Happy Indie-versary to the Nintendo Switch

The 3 March 2017 will go down in history as the day Nintendo was forced to risk it all. Battered from Wii U’s wobbling sales, the House of Mario’s only remaining option was to go back to the drawing board, rethink its place in the market, and return with something so magical that it would forever silence its nay-sayers. Five years since that risk was taken, we can safely say that the Switch has done exactly that. Not only has it helped cement the Japanese publisher’s relevance at a time when other consoles prioritised souped-up SSDs and power-pushing graphics processors, but it has since gone on to sell more than 103 million units worldwide. Switching up the strategy has paid off, it turns out.

A lot of promises were made in the Switch’s reveal trailer released five months prior, and much to the surprise of us all, most of them were largely fulfilled. The Legend of Zelda? On the go? What is this magic? We’re still left pondering these questions half a decade on… But it wasn’t just first-party exclusives that provided a launchpad for Nintendo Switch to become what it is today.


“Learning about the Nintendo Switch and its features was a real thrill because it was all top-secret at the time,” reflects SFB Games’ Adam Vian, who’d later direct the hit launch title, Snipperclips. Nintendo recognised early on that in order to convince players of its new console’s unique hybrid capabilities, it would need to team up with a raft of creative talent. Said talent would help take some of the pressure off in-house Nintendo studios while it was still winding down Wii U and 3DS development, filling out the Switch’s launch line-up with exciting releases that weren’t just first-party triple-A titles.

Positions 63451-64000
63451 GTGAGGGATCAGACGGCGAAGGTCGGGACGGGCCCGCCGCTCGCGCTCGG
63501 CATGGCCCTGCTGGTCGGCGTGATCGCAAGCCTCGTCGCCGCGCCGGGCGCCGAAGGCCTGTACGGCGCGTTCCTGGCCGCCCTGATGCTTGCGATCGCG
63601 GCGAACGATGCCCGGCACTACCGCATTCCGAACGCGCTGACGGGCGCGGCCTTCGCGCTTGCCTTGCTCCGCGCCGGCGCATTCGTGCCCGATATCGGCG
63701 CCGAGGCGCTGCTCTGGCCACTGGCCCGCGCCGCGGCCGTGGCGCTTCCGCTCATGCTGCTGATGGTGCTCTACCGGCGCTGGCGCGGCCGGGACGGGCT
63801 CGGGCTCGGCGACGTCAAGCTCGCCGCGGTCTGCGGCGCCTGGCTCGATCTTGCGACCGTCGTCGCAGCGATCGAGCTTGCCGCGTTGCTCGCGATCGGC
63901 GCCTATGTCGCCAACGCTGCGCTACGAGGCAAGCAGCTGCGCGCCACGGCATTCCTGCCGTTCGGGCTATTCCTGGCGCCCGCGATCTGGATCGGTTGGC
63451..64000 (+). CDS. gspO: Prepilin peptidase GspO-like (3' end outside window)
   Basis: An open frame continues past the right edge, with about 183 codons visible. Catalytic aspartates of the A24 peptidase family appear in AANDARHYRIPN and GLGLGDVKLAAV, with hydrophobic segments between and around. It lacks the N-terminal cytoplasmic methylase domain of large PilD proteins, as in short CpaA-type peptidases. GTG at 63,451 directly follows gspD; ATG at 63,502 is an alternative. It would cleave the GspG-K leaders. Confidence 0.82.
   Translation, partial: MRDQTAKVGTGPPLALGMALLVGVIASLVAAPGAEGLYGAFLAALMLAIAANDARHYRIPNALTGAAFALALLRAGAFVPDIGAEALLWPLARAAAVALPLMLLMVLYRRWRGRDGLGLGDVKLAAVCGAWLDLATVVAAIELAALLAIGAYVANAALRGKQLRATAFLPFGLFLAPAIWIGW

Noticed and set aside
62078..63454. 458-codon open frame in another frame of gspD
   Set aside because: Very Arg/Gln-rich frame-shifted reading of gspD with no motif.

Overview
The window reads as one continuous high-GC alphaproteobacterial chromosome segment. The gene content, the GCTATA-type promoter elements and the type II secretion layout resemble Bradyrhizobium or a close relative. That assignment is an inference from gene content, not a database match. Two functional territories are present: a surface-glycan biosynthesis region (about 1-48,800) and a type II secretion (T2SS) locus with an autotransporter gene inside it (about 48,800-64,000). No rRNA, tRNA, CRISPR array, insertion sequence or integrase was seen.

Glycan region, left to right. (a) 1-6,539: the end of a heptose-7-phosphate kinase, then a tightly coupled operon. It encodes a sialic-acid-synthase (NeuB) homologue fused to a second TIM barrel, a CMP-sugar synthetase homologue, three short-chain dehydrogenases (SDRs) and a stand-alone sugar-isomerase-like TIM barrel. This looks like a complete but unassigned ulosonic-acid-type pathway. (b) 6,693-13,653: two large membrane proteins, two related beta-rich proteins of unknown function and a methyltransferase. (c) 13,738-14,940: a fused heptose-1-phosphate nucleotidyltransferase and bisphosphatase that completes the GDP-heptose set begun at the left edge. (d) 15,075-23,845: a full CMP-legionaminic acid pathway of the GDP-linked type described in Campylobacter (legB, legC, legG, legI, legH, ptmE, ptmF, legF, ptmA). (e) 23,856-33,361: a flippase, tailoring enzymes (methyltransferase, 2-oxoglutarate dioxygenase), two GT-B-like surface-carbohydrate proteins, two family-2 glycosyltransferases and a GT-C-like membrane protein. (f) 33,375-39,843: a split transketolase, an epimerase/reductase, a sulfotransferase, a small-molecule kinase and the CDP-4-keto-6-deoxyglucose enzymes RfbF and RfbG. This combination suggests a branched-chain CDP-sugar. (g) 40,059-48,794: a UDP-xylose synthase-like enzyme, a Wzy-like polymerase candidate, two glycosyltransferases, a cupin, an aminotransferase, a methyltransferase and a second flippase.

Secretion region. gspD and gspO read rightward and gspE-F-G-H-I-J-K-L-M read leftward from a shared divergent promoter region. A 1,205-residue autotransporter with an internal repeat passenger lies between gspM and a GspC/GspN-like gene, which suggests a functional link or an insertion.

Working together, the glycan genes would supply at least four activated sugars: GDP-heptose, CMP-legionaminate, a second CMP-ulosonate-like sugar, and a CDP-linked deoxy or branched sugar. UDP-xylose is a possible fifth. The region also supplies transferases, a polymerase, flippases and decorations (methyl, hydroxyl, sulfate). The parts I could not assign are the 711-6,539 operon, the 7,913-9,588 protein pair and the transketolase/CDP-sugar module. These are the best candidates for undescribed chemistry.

“We had a single contact at Nintendo who we’d met at a games event in London,” Adam continues. “When Tom [Vian] and I had finished the prototype demo of Friendshapes [the game that would eventually become Snipperclips], we tried our luck and sent Nintendo the demo.”

The brothers were never sure whether their boldness would pay off. Soon after, however, they discovered that “Nintendo really liked the prototype and said they were interested in working with us. It was quite a surprise”.

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You’d struggle to find an early Nintendo Switch exclusive that makes better use of Joy-Con in co-op.

Asking two players to work together by cutting and trimming one another into different shapes to solve countless puzzles, it’s hard to believe that Snipperclips wasn’t always designed with the Switch in mind. After all, it’s the type of launch title that ties perfectly into Nintendo’s family-friendly image, and also showcases the fun that can be had by detaching the console’s distinctive dual Joy-Con. “I remember being excited by the idea of the detachable Joy-Con controllers, because they were a way to get people easily playing local co-op right out of the box,” Adam says. “I could see why Snipperclips would be at home on the console.”

Tom, one of the game’s chief programmers concurs: “At the time, Nintendo knew what we didn’t: that the Nintendo Switch was going to have this really unique focus on local multiplayer. I think when we sent them our prototype that was about co-operative local multiplayer at its core, they saw the potential for showing off that aspect of the Nintendo Switch.”